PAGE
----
Scott Brown and K.J. Choi share lead at Torrey Pines, where final-round conditions could be brutal

Scott Brown and K.J. Choi share lead at Torrey Pines, where final-round conditions could be brutal
K.J. Choi tees off on the second hole during Round 3 of the Farmers Insurance Open at Torrey Pines South on Saturday. (Donald Miralle / Getty Images)

All that time they spend with the weather on newscasts these days, apparently PGA Tour players are among the prime demographic.

The leaders of the Farmers Insurance Open at Torrey Pines on Saturday were only minutes off the South Course when they were asked their opinions about the dire forecast for Sunday's final round. They were so well-informed and up to date it was as if they were checking on their phones while playing.


"It is going to be a grind," Jimmy Walker said. "Is it going to be a ton of fun? Probably not. Just going to be out there getting slammed and attendance is probably going to be down … because it sounds like the apocalypse is coming."

At least as defined by Southern Californians.

PGA Tour meteorologist Stewart Williams said his forecast model called for about a half-inch of rain on the coastline Sunday — not biblical, but concerning enough to the tour that it moved up the tee times by 70 minutes, with the lead threesome going off at 8:50 a.m.

The wind might actually be the most troublesome. Williams said it's supposed to start at 10-15 mph and get cranked up to 35-40 mph by about the time the tournament is scheduled to end around 2 p.m.

The march toward the finish might be a test of patience and perseverance as much as skill, and Scott Brown believes he has that covered. The Augusta, Ga., native shot two-under-par 70 and drew even at the top with second-round co-leader K.J. Choi (72) at nine under.

Walker (68) and Gary Woodland (73) were one shot behind, and trailing by two were a pair of Swedes — Jonas Blixt, with the day's best score of 66, and Freddie Jacobson (71) —- along with John Huh (71), and Michael Kim (70), a San Diegan who attended Torrey Pines High, five miles from the golf course.

"I kind of like conditions to be tough," said Brown, 32. "And I like tough golf courses. We're going to have both tomorrow. I think it's just about staying patient out there. You're going to make bogeys; just hopefully you can make a few birdies to outrun them."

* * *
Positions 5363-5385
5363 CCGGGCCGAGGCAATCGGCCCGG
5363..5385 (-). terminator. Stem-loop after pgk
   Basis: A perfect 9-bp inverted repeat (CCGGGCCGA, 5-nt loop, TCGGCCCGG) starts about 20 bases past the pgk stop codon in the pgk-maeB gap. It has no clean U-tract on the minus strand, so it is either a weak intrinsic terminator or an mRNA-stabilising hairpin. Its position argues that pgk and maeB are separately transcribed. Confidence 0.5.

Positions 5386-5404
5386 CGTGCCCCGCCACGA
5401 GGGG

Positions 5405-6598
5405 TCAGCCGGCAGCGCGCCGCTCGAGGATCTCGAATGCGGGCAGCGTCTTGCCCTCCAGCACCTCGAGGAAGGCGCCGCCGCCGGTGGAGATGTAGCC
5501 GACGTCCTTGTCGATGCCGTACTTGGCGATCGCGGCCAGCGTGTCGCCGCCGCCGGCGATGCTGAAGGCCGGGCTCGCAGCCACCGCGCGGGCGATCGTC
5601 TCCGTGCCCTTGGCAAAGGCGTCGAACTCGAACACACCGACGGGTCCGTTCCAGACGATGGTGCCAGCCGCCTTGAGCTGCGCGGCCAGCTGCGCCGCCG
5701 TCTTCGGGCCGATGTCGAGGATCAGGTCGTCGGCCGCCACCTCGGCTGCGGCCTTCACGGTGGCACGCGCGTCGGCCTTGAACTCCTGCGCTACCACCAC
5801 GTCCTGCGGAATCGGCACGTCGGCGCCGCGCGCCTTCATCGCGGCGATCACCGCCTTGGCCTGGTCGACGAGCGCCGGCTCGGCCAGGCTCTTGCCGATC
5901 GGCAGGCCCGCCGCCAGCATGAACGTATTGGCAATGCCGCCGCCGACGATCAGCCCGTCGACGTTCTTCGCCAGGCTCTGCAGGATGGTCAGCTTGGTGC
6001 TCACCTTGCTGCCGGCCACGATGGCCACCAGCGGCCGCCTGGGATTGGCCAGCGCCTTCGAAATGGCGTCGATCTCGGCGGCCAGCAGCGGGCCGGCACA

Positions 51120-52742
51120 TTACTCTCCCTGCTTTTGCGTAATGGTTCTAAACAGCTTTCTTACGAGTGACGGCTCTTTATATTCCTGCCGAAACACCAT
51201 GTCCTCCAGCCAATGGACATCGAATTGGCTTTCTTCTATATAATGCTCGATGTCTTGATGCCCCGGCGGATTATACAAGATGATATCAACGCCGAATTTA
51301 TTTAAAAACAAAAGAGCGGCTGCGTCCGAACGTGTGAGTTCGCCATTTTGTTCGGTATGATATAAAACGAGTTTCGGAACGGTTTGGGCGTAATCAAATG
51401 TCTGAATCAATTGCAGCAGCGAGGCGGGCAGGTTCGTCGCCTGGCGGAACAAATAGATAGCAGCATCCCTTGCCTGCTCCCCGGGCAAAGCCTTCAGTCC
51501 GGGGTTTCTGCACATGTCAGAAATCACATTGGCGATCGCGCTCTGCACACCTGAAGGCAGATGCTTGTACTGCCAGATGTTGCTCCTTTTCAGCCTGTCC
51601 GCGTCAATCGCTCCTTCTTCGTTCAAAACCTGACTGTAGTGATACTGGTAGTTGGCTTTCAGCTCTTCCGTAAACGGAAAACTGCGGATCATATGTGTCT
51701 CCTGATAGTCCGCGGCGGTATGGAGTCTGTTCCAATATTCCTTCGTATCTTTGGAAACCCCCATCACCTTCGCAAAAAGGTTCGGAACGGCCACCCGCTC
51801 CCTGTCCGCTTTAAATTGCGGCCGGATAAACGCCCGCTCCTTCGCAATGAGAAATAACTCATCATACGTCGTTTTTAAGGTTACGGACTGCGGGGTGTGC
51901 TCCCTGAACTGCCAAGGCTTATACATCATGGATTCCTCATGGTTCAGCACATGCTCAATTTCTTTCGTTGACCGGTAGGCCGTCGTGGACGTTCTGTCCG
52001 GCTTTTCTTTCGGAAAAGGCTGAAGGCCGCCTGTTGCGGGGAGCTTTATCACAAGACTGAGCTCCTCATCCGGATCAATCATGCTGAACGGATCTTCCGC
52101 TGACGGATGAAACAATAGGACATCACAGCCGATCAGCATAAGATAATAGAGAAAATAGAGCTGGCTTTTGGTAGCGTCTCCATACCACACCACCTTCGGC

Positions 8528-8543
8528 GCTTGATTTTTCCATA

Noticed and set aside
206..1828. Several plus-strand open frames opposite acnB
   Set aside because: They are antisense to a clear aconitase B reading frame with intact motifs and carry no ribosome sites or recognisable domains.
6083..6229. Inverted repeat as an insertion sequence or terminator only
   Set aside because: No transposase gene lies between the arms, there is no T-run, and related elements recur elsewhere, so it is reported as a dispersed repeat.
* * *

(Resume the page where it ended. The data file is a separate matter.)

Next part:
The bearded Brown, amiable and soft-spoken with a syrupy Southern accent, came to this tournament with a different mind-set than most. On Tuesday last week before he was scheduled to play in the CareerBuilder Challenge in La Quinta, his wife, Allison, gave birth in Aiken, S.C., to their second daughter.

Brown was not there for the birth of their first girl in 2012, when he withdrew on Saturday night from the Greenbrier tournament in a race to get home, and missed it by about an hour.

"People told me that having kids would cost you money," he said wryly. "She cost me money before she was even born."

This time, Brown was there for the birth and then that night, amid flight delays, he flew overnight from Augusta to Palm Springs early Thursday morning. Exhausted, he eventually missed the cut.

He also noted, however, that after his first daughter was born, he had consecutive finishes of seventh and fifth.

"I don't know what that is about," he said. "It seems like it sure does happen to a lot of guys. I just think you're just OK with how the cookie crumbles. There's no pressure."

The 5-foot-8 Brown is a former NCAA Division II player of the year at the University of South Carolina Aiken. He won six titles in college, another five on the eGolf Tour and needed only two full seasons on the Tour to earn his PGA Tour card.


After a rough rookie season, Brown captured the 2013 Puerto Rico Open, making birdie on the last hole to win by a shot over Fabian Gomez and an up-and-coming 19-year-old, Jordan Spieth.

Looking somewhat sheepish about the memory, Brown said with a smile, "It was pretty cool, but he was raw back then. He's done a little more. I would rather have his record."

In Choi, Walker and Woodland, Brown is contending with the experience of a combined 15 tour victories and cumulative pro experience of 46 years. These aren't kids who haven't much seen the kind of conditions that might come up in the final round.

"You just got to out and deal with it, keep your head about you, keep your wits, and it's going to be tough," Walker, 37, said.

Walker is among the ultimate tour grinders. The native Oklahoman toiled seven full seasons on the PGA Tour before getting his first victory, and then he was hard to stop. Walker won three times in 2014 and twice in '15.

Ranked 27th in the world, Walker already has ties for 10th and 13th in his first two starts of the calendar year.

Choi, 45, overcame a double bogey on the par-four seventh hole with three birdies in his last six holes. The eight-time winner birdied the two par-fives on the back, laying up each time and hitting approaches to two feet on 13 and three feet on 18.